The list ends here, only because I have to stop typing some time. I haven't mentioned build tools like ant, repository tools like svn or git, XML, and so forth. There are other languages on the JVM to learn, you might want to learn android programming, and on and on.

Now: how do you go about understanding all of this? Don't think you have to know all of it before you know anything. You'll learn it all as you need it. For now, you should be writing code every day, and always be studying something. I suggest that you study for breadth rather than depth for now: get an overview of the material before you bear down on any one area. You'll find that when you need a tool, if you have it in overview you'll know that you need to use it, and then you'll learn it in depth by deploying it.

Look at it this way: life is long. It's a good thing you'll never run out of things to learn, because that would be boring.
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#5 andrewsw  Icon User is offline

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Re: I'm A Little Down, Need Input

Posted 05 February 2013 - 12:15 PM

Just some very general advice:

Build up a list of useful links/favourites (over time). You might have some that are for Java generally, and others that are for specific topics. (One site is never enough!)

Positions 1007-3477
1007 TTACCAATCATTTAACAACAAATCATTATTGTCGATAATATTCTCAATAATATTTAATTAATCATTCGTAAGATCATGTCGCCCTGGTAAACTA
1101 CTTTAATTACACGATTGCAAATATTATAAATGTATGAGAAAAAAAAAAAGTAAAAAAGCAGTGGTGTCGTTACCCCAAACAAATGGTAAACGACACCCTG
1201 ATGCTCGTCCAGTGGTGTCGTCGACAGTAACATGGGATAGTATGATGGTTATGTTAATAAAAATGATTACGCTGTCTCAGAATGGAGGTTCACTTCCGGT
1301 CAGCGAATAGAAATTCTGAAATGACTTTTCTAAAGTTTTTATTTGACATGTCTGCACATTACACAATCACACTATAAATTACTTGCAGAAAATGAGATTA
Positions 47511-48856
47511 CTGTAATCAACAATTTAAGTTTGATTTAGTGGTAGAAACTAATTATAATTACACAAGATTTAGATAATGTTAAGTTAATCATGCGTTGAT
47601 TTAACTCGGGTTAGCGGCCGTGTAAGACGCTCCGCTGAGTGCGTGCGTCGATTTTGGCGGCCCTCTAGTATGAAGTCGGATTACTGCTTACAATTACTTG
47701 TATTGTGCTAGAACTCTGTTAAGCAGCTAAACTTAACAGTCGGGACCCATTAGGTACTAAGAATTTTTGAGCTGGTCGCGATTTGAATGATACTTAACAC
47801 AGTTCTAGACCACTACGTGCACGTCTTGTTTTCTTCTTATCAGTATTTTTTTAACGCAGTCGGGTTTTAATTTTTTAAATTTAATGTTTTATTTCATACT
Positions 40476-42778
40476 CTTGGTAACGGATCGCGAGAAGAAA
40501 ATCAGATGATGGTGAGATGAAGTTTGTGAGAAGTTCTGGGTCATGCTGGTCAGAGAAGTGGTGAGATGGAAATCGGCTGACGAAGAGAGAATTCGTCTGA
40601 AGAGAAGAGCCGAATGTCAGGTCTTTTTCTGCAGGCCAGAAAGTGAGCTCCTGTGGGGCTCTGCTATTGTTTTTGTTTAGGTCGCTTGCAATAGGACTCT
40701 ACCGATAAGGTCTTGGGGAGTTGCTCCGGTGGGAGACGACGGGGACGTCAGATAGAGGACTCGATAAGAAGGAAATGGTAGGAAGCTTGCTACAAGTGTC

Gather a list of useful code-snippets (over time) that you can quickly refer to. You may even find that you end up with a library of code that you can borrow from when you start a new project :)

Review your list fairly often, updating it and keeping it organised.

[You might be doing this already :) ]
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#6 raghav.naganathan  Icon User is offline

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Re: I'm A Little Down, Need Input

Posted 05 February 2013 - 12:25 PM

First of all, you should be proud of the fact that you are a woman programmer...:)

When you feel that proud feeling in yourself, you will feel more confident about yourself as a programmer and as a beginner, try to commit as many mistakes as possible, as mistakes are what help an individual to learn...but also you need to remember not to commit the same mistake the next time...in other words, you need to learn from the mistakes that you make.